Although your question is hypothetical, consider that someone with an allergy could consume your sandwich and die. Although you could claim that was not your intention, it is pretty obvious that you took action that put another person intentionally in danger. Then it is essentially your job to prove you didn't know how severe the reaction would be. Not a good situation to be in.

Yes, you could reasonably "argue" that peanuts or other non-lethal foods exist and could be consumed by someone without your knowledge. But if you put peanuts into a food that you expected someone to eat with a severe peanut allergy, that sounds pretty horrible. And so, while you might claim that you don't know this person's tolerance for medications or allergies, the fact that you alter your food to contain unusual (and controlled) substances because you are aware they are likely to consume your food puts you at risk for being considered a third degree murderer, assailant or something like that.

So, while creating traps for offenders may be a fun mental game, you are best served keeping it a mental game. Your best approach here is to alter your own behavior. Food kept in a common area without monitoring is subject to theft. Although it is wrong, this is similar to not locking your door when your house is empty. While no one should enter your home, you lock it to prevent unauthorized entry. You should think about your food situation like your home - if you set traps in your home to injure or punish anyone that should enter, you are probably violating the law by intentionally trying to injure someone instead of trying to prevent the problem.

For example, you could buy a lunch box and put a lock on it. It will securely store your food and not endanger anyone. You might consider buying a large lunchbox and put a large lock on it, maybe to make a statement to management about their apparent disregard for your problem. If that lunchbox disappears, then it is property theft and if your employer doesn't take that seriously, then you have an entirely different problem...

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    I don't know about the peanuts bit. I can't just refrain from eating peanut butter sandwiches if I wanted just because somebody in my office who could be my lunch thief may have a peanut allergy. I could claim plausible deniability if he has problems("I didn't ask him to steal my food, you know - I don't have a peanut allergy").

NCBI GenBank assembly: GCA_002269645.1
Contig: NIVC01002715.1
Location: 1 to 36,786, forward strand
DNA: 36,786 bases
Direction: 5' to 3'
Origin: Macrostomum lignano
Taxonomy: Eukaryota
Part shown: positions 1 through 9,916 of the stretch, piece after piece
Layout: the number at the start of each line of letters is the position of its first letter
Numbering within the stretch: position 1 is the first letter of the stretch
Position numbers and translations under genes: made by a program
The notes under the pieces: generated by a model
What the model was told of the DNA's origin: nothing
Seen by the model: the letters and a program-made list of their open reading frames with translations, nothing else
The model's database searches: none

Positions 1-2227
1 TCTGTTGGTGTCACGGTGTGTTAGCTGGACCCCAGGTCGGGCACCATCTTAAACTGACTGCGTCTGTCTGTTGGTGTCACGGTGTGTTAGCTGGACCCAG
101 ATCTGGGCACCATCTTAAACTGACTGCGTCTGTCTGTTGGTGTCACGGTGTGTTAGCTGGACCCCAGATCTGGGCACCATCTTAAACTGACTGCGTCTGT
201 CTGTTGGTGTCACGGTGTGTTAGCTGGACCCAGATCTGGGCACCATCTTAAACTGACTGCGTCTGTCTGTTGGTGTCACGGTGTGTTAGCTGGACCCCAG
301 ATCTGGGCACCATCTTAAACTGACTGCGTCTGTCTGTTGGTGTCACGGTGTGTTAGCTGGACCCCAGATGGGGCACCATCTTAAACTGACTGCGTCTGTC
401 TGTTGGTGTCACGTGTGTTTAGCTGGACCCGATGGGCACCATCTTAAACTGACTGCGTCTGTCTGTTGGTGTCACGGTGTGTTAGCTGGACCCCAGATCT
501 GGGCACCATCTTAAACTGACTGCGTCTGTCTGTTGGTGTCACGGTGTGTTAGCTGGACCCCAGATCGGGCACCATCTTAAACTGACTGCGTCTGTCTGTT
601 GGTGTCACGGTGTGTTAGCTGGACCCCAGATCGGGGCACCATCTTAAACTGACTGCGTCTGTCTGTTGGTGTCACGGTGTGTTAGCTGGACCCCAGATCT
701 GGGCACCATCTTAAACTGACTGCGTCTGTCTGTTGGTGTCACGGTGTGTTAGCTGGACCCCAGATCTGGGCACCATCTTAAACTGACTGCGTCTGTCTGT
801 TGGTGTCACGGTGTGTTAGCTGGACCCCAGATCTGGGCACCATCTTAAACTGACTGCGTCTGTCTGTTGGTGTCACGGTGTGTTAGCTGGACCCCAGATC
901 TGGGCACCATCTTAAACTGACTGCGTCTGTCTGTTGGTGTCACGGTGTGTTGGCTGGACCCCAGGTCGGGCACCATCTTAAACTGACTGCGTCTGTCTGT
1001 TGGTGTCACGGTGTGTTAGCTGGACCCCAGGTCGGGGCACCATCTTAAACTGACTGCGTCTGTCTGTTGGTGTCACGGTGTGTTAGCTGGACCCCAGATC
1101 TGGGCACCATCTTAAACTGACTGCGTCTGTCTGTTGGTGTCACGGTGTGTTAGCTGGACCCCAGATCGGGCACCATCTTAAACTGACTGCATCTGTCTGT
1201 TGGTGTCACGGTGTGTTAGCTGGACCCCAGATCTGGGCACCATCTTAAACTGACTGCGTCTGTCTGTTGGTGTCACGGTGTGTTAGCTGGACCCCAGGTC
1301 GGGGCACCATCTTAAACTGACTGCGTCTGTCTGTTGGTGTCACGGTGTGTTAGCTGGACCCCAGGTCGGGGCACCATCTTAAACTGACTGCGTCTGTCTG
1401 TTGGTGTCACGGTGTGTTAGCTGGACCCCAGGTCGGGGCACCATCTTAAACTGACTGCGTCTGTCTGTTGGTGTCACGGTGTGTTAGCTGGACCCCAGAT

– cst1992
    Apr 5, 2016 at 11:03
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    @cst1992 - I agree with you. However, the OP indicates a change in behavior to try to deliver a harmful substance to an unsuspecting person. People with severe food allergies are very unlikely to ingest unknown foods, especially without inspecting them. It's likely the culprit has no known food allergies, so I mentioned it to illustrate that the intent is horrible - the OP should not be focused on harming someone in retaliation for bad behavior. As many of us have often heard, "two wrongs don't make a right."
    – Jim
    Apr 5, 2016 at 16:02
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    While the core of the answer is good, over the counter laxatives are neither prescribed medicine nor a controlled substance. Controlled substances are either prescribed or illegal to have outright. Apr 7, 2016 at 13:35

There is zero chance of any sane person answering that this is a good idea or even a reasonable thing to do. So I'm going to give a resolution to what I think is the core issue. Your stuff is being stolen. This is both frustrating and angering you for the obvious reasons.

The core issue is to catch the thief and send a message to all thieves that it's a bad idea. Here is how I resolved a similar situation. The poor chap never lived it down and ended up quitting since he basically got caught red handed and became an object of disgust to the whole small company.

I put some food into an airtight tupperware container with a clear lid. I let this food go bad over several days and then took it to work and left it in sight. I went to the toilet at one point and it had gone missing. Shortly afterwards a horrible smell was in the air and it led straight to the thief. Everyone smelt it and there was no doubt at all who it was.

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    Hey Kilisi, I appreciate your input but feel this is a good opportunity to point out that I am not asking if this is a good idea, a reasonable idea or even a sane idea. I've deliberately avoided asking any questions around ethics, morals or professionalism, I'm purely asking what the result would be. Apr 5, 2016 at 8:57
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    yes, I know that, it was a pretty pointless question, just trying to put in an answer that may conceivably be useful to someone in the future. Not many people contemplate poisoning colleagues as a remedy for such a thing (I hope), so I'm trying to help a larger audience... no offence.
    – Kilisi
    Apr 5, 2016 at 9:00
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    @RyanfaeScotland "ethics, morals or professionalism" are our bread and butter and if your question isn't about them then, barring a few exceptions, it's very likely off-topic.
    – Lilienthal
    Apr 5, 2016 at 9:07